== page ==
I remember reading about our ancient ancestors, cave people of some sort, and what it must have been like the first time they experienced death in their tribe. Finding a lifeless body where, only hours before, it had been a living, breathing person. What kind of confusion and mind-numbing loss did they feel? Death intrudes in our daily lives in the news --- but it is a detached and distant event. When it is your neighbor across the hall --- a vibrant 36-year-old human being --- and there doesn’t seem to be a reason, it is more than baffling. It reminds us in the most dramatic way of how tentative our grasp on life is, how fleeting it can be. I am almost twice Kelly’s age. Why her and not me? What kinds of cards are dealt that way? And what are we, who are left, to make of it. I am as dumbfounded as that cave dweller and there is a sense of loss that is difficult to describe. We were not “friends,” really --- we were neighbors (I had never ever been in her condo unit, but only guessed it was a mirror image of ours). We had fleeting, friendly, pleasant conversations and did neighborly favors for one another (“Can you take our newspapers in while we’re on vacation?” “I signed for your package from UPS”). Yet there is now some hole in the life of our community, a loss that is quite ineffable.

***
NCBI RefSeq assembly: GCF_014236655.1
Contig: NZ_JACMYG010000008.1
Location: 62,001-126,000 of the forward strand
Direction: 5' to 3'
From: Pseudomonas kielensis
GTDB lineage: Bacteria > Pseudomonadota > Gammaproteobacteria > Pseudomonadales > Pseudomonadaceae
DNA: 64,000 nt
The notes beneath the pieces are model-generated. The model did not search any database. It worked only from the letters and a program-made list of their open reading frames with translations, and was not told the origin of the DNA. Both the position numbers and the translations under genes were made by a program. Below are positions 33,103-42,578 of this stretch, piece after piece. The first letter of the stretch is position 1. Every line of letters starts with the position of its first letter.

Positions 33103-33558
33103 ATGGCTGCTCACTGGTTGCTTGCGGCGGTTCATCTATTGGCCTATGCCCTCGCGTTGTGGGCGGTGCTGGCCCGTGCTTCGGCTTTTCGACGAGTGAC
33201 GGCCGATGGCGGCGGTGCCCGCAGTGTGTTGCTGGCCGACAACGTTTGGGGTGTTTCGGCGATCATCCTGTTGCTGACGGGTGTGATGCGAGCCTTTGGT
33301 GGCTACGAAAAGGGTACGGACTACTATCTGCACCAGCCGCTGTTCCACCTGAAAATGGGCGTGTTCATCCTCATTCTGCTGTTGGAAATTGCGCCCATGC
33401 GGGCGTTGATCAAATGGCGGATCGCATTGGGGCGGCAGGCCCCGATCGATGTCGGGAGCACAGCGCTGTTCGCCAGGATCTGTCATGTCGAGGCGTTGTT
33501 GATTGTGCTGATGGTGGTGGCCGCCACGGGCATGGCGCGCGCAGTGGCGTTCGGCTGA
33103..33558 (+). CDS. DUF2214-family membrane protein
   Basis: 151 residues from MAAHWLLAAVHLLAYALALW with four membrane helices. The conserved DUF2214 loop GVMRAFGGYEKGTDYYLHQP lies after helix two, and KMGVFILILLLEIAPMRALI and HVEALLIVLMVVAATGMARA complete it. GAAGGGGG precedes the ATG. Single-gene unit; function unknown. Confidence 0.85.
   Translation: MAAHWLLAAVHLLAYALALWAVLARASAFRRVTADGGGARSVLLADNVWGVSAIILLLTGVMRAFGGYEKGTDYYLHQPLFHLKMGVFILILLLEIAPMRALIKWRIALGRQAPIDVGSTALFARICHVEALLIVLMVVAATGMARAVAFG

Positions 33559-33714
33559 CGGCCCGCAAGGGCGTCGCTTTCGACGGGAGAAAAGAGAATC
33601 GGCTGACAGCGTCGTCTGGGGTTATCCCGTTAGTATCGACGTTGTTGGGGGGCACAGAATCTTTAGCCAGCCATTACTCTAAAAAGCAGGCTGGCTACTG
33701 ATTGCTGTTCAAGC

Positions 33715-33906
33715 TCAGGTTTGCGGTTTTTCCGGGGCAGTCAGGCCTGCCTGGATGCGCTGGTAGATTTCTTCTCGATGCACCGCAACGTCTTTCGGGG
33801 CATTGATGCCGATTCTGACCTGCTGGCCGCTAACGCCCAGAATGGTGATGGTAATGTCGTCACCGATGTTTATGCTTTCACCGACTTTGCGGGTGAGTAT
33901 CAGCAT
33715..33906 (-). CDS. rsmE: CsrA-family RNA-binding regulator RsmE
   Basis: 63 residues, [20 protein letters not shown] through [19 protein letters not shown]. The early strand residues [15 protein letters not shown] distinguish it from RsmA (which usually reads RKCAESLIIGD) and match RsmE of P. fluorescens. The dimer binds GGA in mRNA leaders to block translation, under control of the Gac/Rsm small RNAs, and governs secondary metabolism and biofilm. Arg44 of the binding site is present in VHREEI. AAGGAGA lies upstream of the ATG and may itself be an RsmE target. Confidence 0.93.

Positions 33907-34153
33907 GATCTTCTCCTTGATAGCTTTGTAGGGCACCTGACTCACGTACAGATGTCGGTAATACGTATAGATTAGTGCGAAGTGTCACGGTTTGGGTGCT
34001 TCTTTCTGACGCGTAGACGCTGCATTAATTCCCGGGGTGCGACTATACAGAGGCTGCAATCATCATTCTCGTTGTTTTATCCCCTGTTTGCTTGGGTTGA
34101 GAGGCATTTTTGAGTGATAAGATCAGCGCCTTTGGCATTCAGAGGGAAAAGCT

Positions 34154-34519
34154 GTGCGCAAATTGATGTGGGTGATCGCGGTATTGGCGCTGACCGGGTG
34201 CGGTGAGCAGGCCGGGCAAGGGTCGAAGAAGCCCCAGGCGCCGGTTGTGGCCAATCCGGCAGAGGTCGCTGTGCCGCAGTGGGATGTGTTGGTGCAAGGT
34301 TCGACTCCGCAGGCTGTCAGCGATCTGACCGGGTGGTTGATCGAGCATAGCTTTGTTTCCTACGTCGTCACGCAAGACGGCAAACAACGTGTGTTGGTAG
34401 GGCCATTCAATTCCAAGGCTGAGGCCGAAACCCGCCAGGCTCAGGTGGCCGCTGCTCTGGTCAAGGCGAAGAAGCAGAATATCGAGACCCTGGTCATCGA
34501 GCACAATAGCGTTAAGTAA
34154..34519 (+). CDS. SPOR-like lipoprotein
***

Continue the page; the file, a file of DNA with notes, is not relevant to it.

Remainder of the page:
Writing has always been a source of release and comfort for me. There are times, despite my verbosity, I am at a genuine loss for spoken words. This is one of those times. I was not a friend, so I won’t grieve but I do feel a loss that I can’t really express in spoken words. So this is my requiem to a soul that has left us for reasons we will never understand and certainly at far too young an age to make any sense. We will watch the grieving parents remove belongings from her home, and eventually drive that car away, and probably, at some point, sell the unit to a new neighbor. Time is strangely elastic in moments like this and telescoping ahead doesn’t really make the present feel any better. The world will move on. We’re sure her students will severely grieve the loss of a beloved teacher; her family will never fill the hollow that must be, at present, a crater. We are on the outside but close enough to feel the loss of one of our own, a good person now gone and irreplaceable. This is one of those instances that really makes me aware of being not very smart at all --- there is no (rational) sense to be made of such an event.
April 10, 2016 . Bil Johnson . Connecticut